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Shipboard Confidential : LOVE, SEX, DEATH and the BARON'S MISSING TROUSERS : Behind the Scenes on a Luxury Cruise Ship

September 12, 1993|ANNE KALOSH

Wanted: Editor on a cruise ship."

I was a graduating journalism major at a Midwestern university in 1981 when I happened to notice that sign in the job-placement office.

At the time, I'd never so much as seen a cruise ship. I'd never even watched "The Love Boat" on TV. Nevertheless, I applied. To my surprise, I sailed through the interview--and the day after graduation, I flew to San Francisco to sign on the ship.

I arrived at the pier to find a bustle of activity--provisions being loaded, limousines discharging glamorous-looking passengers, porters lugging huge trunks, gorgeous officers strutting around in white uniforms. A group of giggling women in sequins and spike heels staggered up the steep gangway--women with Adam's apples and big feet, I noticed. A porter later tipped me off: An actor and his bride would be honeymooning on board, and these drag "showgirls" had been invited to the bon voyage party.

I knew I wasn't in Kansas anymore.

Most cruise passengers--even the most experienced ones--have no idea what goes on behind the scenes as they sail happily off into the sunrise, or the sunset. In fact, as I quickly discovered myself, there's a whole different world "below decks"--with its own characters and conflicts, its own emotions, its own sense of humor. If you're planning to take a cruise, whether it's your first or your hundredth, you might enjoy (and appreciate) the trip a little more if you know a bit about a cruise ship's secret life. Here, then, is an insider's look at cruising, based on my own five years at sea.

When I strolled over the gangway on the ship that was to be my first oceangoing home, I marked a passage into a new life. In the years to come I would circle the globe, climb the Great Wall of China, ride horseback beneath the Sphinx, journey to the Taj Mahal by oxcart, fly over Sydney Harbor in a helicopter, buzz Alaskan glaciers in a light plane and attend the cremation of the king of Bali. I would pass through the Panama, the Kiel and the Suez canals, cross the Equator and the International Date Line, sail to the North Cape and around Cape Horn and through a typhoon. I would fall in love. And I would meet folks the likes of which just didn't exist in the Midwest of my youth--among them a rugby player dressed as Ginger Rogers, a multimillionaire with no socks and a baron with no trousers.

The company that hired me in 1981 was dubbed "the Rolls Royce of cruise lines" for its lavish vessels, its excellent cuisine, its spit-and-polish crew and its all-around attention to detail. Our passengers were often elderly, but they were the seagoing creme de la creme : the discerning, who voyaged in search of culture, art and history; the famous, who were assured that they would be treated with discretion and respect on board; the fabulously wealthy who might just as well have been sailing in their own yachts.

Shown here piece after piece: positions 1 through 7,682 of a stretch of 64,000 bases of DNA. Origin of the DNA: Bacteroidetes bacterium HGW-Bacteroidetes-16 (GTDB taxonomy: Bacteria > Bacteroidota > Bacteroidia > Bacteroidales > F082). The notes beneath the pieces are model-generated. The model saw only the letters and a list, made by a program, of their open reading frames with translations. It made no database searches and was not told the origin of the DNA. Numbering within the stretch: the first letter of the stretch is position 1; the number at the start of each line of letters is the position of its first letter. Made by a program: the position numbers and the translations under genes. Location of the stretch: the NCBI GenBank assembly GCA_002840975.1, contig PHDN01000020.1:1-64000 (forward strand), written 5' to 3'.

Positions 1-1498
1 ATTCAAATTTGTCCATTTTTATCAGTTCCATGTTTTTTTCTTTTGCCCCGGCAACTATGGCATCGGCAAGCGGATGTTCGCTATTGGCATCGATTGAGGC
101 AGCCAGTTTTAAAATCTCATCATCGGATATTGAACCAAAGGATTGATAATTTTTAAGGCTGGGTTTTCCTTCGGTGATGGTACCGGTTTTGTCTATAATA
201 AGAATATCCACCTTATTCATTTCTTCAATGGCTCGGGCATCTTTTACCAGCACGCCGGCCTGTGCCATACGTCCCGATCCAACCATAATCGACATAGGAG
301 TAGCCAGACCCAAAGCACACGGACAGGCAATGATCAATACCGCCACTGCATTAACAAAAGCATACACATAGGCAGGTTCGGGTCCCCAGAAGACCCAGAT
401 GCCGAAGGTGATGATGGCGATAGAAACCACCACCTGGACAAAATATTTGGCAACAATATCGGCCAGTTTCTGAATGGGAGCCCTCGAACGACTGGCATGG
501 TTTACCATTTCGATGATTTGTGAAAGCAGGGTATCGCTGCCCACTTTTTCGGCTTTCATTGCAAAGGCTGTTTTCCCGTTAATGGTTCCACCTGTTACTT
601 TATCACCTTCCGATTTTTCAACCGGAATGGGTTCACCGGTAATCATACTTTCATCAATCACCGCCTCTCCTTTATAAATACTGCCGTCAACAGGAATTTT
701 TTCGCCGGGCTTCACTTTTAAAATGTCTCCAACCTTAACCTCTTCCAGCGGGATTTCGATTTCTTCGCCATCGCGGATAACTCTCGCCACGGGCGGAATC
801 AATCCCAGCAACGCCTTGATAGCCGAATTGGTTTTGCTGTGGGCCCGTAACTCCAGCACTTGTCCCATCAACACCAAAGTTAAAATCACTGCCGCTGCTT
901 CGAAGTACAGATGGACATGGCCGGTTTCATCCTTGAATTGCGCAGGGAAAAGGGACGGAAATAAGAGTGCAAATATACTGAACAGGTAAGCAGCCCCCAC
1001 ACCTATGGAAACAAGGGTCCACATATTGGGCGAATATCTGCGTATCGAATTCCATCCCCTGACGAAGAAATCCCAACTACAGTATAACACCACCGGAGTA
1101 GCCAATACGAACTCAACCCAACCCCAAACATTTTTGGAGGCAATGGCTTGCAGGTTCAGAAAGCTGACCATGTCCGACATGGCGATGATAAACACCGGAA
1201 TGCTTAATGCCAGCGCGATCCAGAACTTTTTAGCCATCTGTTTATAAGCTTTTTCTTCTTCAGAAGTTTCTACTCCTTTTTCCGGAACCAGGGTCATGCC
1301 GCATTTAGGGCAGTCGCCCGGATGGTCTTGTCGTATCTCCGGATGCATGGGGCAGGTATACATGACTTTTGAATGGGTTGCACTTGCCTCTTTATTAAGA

*

My job was to produce the ship's daily newspaper, published 365 days a year come hell or high water (the latter not just a figure of speech). I lived on the crew deck, one level below the lowest passenger deck--down in the bowels of the ship--but I had my own cabin, a rare privilege for an employee. I wasn't paid much, but I enjoyed many social perks. I was entitled to join passengers in the dining room each evening, or I could eat in the crew mess or the officers' mess. Often I hosted a table for passengers, which was certainly a privilege because the food and service were wonderful. (Along the way, I developed quite a passion for baked Alaska, the traditional finale of the captain's farewell dinner.) I had a wine allowance to treat the guests at my table, and I could sign for drinks in the bars. Instead of a uniform, I wore my own clothes--suits and dresses to work and evening gowns to cocktail parties and gala dinners. I was allowed to partake of all passenger activities and also to visit the bridge.

Officers lived on bridge deck and had their own mess and day room. Depending on their rank (the number of stripes on their epaulets) they were sometimes allowed to socialize with passengers--in fact, strongly urged by the company to do so. "Socializing" was subject to wide interpretation, and in many cases it wasn't limited simply to a drink and a dance. Some officers were notorious womanizers. In my first weeks at sea, I was so naive that I actually visited an officer's cabin and admired his photos of his beautiful blond sister--before realizing that she was really his wife.

I got wise. Others didn't. One passenger had been swept off her feet, on an earlier cruise, by a chief engineer (a very important man on shipboard, being in charge of all the engines)--and though he was no longer with the company, she always insisted on being seated, for nostalgic reasons, at the chief's table in the dining room.

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